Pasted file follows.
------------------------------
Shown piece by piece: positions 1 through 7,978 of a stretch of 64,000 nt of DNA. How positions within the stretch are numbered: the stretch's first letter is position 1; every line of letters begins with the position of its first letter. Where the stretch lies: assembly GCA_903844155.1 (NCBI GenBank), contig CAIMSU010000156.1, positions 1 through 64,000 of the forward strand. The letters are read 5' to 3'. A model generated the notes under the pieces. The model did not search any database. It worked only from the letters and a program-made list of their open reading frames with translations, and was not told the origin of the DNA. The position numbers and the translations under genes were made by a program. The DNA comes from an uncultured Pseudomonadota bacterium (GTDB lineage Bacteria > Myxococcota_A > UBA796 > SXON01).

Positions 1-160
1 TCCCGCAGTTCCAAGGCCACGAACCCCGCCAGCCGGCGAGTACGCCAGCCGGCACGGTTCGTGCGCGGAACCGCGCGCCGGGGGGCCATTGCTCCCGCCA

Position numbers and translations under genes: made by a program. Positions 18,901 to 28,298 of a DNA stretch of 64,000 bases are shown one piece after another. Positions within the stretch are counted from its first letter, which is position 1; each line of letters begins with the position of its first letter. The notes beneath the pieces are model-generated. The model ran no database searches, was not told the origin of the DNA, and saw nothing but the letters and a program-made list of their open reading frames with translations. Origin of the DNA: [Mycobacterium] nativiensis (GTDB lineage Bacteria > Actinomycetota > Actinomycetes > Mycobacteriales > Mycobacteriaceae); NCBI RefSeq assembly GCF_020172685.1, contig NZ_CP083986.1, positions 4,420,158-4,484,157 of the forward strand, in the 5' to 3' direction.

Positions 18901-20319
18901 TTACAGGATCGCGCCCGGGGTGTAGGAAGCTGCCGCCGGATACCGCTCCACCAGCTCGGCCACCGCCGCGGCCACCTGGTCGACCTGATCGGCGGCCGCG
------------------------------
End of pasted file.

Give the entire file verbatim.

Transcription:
Shown piece by piece: positions 1 through 7,978 of a stretch of 64,000 nt of DNA. How positions within the stretch are numbered: the stretch's first letter is position 1; every line of letters begins with the position of its first letter. Where the stretch lies: assembly GCA_903844155.1 (NCBI GenBank), contig CAIMSU010000156.1, positions 1 through 64,000 of the forward strand. The letters are read 5' to 3'. A model generated the notes under the pieces. The model did not search any database. It worked only from the letters and a program-made list of their open reading frames with translations, and was not told the origin of the DNA. The position numbers and the translations under genes were made by a program. The DNA comes from an uncultured Pseudomonadota bacterium (GTDB lineage Bacteria > Myxococcota_A > UBA796 > SXON01).

Positions 1-160
1 TCCCGCAGTTCCAAGGCCACGAACCCCGCCAGCCGGCGAGTACGCCAGCCGGCACGGTTCGTGCGCGGAACCGCGCGCCGGGGGGCCATTGCTCCCGCCA

Position numbers and translations under genes: made by a program. Positions 18,901 to 28,298 of a DNA stretch of 64,000 bases are shown one piece after another. Positions within the stretch are counted from its first letter, which is position 1; each line of letters begins with the position of its first letter. The notes beneath the pieces are model-generated. The model ran no database searches, was not told the origin of the DNA, and saw nothing but the letters and a program-made list of their open reading frames with translations. Origin of the DNA: [Mycobacterium] nativiensis (GTDB lineage Bacteria > Actinomycetota > Actinomycetes > Mycobacteriales > Mycobacteriaceae); NCBI RefSeq assembly GCF_020172685.1, contig NZ_CP083986.1, positions 4,420,158-4,484,157 of the forward strand, in the 5' to 3' direction.

Positions 18901-20319
18901 TTACAGGATCGCGCCCGGGGTGTAGGAAGCTGCCGCCGGATACCGCTCCACCAGCTCGGCCACCGCCGCGGCCACCTGGTCGACCTGATCGGCGGCCGCG